As of this moment, Lofgren he looks like a 5th starter or long reliever out of the bullpen.
6 Upside, Average Probability
4 Downside, Average-High Probability
Hochevar has very ordinary numbers for a former #1 pick. His K-rate was decent enough in AA, but dropped off in AAA. The walk rate was solid, but also dropped off when promoted to AAA. However, it is not his K and BB ratios that scare me, though they don't help. One thing Hochevar has consistently shown throughout his college and professional career is that he struggles to keep the ball in the park.
2003 (Ten.) - 1.04
2004 (Ten.) - 1.00
2005 (Ten.) - .58
2006 (A) - 1.15 (only 4 starts over 15 innings)
2007 (AA) - 1.24
2007 (AAA) - 1.71
The HRs are not just a because he is a fly ball pitcher, but because many of the fly balls hit against him become HRs. His HR:FB ratio in AA was 12.5% and in AAA it ballooned to 18.1%. There isn't any way a pitcher can get away with that at the major league level. Making matters worse is that Wichita and to a lesser extent Omaha, are mostly pitcher's park.
The numbers could be more acceptable if Hochevar had the stuff to make up for it. While Hochevar has solid stuff, it isn't top-level.
Fastball - his fastball sits in the 91 - 93 mph range and bores into right handed hitters. However, it's when he leaves the pitch up in the zone that he gets into trouble. I'm surprised he doesn't get more ground balls given the type of action the pitch takes.
Curveball - can be plus at times, but it lacks a sharp break and he is prone to hanging it. Overall, the pitch is inconsistent, similar to his fastball.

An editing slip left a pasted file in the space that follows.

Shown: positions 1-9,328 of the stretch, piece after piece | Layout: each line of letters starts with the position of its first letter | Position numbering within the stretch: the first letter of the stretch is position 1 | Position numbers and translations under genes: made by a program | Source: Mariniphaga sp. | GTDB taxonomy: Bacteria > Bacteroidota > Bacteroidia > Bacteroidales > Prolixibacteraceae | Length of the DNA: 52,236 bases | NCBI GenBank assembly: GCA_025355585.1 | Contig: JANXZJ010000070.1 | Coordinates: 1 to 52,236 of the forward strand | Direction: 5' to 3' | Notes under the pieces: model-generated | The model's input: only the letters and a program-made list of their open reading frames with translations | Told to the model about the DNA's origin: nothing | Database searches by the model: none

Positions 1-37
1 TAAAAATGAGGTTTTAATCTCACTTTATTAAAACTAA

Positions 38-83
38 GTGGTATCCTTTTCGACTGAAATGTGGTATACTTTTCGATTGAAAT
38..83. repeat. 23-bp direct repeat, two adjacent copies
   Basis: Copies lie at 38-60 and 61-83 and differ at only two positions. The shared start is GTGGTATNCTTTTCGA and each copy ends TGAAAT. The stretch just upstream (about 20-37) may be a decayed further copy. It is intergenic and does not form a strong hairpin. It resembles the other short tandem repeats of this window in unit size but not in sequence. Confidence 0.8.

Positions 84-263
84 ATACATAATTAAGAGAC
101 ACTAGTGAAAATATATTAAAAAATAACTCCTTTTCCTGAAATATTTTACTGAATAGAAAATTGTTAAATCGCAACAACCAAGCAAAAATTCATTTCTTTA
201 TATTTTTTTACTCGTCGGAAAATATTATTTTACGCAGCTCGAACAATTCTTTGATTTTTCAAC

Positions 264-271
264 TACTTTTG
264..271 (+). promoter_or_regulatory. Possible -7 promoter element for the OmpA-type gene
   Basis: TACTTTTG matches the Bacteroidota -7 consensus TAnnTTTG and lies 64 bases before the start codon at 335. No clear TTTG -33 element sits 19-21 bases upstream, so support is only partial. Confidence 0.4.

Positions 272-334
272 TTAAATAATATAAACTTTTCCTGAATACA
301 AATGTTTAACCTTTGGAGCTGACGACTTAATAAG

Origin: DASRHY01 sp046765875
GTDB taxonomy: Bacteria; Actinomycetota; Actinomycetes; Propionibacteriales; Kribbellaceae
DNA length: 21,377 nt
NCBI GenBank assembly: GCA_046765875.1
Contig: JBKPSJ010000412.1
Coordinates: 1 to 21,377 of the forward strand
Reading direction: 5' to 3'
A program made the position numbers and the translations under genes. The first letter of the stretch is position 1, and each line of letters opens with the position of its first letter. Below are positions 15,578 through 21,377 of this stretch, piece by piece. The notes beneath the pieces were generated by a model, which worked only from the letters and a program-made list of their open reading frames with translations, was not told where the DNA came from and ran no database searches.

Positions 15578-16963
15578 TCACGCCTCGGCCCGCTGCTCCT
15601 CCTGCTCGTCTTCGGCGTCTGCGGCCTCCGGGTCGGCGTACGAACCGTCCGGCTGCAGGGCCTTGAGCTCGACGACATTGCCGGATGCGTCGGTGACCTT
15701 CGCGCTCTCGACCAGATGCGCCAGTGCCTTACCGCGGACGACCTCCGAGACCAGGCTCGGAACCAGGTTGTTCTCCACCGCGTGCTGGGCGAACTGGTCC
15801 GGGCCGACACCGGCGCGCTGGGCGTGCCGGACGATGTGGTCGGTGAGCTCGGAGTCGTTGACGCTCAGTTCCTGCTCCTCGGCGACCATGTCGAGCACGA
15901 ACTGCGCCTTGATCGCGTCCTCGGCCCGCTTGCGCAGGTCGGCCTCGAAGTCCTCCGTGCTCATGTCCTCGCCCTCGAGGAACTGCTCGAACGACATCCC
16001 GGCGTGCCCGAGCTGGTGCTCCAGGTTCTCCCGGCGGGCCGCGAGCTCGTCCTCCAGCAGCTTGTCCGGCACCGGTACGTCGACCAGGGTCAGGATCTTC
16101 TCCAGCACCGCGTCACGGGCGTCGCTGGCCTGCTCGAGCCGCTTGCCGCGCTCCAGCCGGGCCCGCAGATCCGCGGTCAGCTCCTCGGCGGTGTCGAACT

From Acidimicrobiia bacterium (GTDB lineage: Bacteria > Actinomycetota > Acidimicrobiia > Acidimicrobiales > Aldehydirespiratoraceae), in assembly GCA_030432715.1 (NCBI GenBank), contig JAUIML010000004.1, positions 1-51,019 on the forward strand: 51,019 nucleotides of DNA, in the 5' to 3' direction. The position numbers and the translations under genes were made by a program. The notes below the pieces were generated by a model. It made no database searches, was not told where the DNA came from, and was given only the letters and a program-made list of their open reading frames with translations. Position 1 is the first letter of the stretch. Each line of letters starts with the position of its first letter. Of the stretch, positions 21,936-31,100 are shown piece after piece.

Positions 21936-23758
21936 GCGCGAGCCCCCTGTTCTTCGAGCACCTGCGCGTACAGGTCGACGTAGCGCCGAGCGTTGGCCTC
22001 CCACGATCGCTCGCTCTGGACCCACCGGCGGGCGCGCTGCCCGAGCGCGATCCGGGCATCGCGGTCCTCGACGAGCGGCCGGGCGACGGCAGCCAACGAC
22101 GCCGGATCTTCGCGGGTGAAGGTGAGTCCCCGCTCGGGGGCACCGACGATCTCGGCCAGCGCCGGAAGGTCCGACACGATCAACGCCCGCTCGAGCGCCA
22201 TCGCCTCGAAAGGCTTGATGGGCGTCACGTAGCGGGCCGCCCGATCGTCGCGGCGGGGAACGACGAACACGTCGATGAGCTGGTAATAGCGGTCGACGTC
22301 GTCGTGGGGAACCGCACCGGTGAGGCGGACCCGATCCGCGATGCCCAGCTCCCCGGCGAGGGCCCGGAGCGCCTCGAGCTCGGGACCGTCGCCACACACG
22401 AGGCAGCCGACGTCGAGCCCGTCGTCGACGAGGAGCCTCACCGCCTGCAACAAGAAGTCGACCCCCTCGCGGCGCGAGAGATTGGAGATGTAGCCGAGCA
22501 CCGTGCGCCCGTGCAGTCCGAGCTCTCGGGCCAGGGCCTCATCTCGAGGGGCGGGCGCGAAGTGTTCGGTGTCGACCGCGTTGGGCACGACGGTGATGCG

Grade: 45 - 50+
Hochevar also features a slider, which is a solid-average pitch for him, and a change-up that can be classified as average as well. So while Hochevar has a full assortment of decent pitches, he doesn't have that single out pitch, which is bascailly the same complaint I had about Lofgren.
The first thing I notice is the "tall-and-fall" attribute in Hochevar's wind-up. He doesn't really get those hips moving toward home plate and doesn't build momentum by drifting through his balance point. Hochevar is essentially stopping his wind-up and then starting again, which takes away much of the momentum he builds up before reaching his "balance point" and the end result is the quality of his stuff is lessened.
On the plus side, Hochevar does have a short arm action and a relatively late hand break to go along with a decent scap load, but the potential for more velocity is there if he can pick up his tempo somewhat and get those hps moving toward home plate before reaching his balance point.
Also worth point out is Hochevar's numbers pre-AAA, which do show him with good K and BB rates, so he perhaps was adjusting to a new level. While his BABIP of .350 in AA made him look very hittable, he was much better in AAA (.259) indicating perhaps he ran into some bad luck in AA.
Hochevar seems to be the beneficiary of his draft status right now. His upside is a #3 starter, but more likely profiles as a back of the rotation type or a long man out of the bullpen. The fact he is 24 years old gives him much less time to develop as a pitcher.
7 Upside, Low Probability
5 Downside, High Probability
Reynolds doesn't wow anybody with his numbers. He does exhibit plus control, but he doesn't miss bats as much as he needs to. As a starter at Stanford, he had a K-rate over 7 the year he was drafted. In A+ Modesto, his K-rate was below 6 and while it improved in AA, his K-rate was still just 6.22.
Reynolds relies on getting ground balls and while he does a good job getting them, the amount of ground balls he throws (57% and 53% the last two years) doesn't make up for the lack of strkeouts.